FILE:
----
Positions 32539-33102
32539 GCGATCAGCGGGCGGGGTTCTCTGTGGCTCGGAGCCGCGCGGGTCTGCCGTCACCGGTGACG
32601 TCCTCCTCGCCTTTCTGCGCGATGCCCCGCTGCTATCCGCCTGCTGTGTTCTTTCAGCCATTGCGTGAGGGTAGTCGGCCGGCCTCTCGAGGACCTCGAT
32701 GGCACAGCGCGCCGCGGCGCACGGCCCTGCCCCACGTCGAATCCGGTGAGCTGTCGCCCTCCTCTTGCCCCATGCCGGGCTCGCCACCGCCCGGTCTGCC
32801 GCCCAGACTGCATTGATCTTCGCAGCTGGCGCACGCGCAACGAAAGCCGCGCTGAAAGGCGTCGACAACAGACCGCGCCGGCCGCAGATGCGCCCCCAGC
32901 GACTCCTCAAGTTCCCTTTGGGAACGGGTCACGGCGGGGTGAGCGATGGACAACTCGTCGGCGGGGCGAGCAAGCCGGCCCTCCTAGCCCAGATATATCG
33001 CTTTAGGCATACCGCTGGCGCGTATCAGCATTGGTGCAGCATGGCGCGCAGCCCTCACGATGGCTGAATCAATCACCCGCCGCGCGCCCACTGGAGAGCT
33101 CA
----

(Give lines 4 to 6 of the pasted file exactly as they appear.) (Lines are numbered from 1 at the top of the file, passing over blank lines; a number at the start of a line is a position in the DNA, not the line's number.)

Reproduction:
32701 GGCACAGCGCGCCGCGGCGCACGGCCCTGCCCCACGTCGAATCCGGTGAGCTGTCGCCCTCCTCTTGCCCCATGCCGGGCTCGCCACCGCCCGGTCTGCC
32801 GCCCAGACTGCATTGATCTTCGCAGCTGGCGCACGCGCAACGAAAGCCGCGCTGAAAGGCGTCGACAACAGACCGCGCCGGCCGCAGATGCGCCCCCAGC
32901 GACTCCTCAAGTTCCCTTTGGGAACGGGTCACGGCGGGGTGAGCGATGGACAACTCGTCGGCGGGGCGAGCAAGCCGGCCCTCCTAGCCCAGATATATCG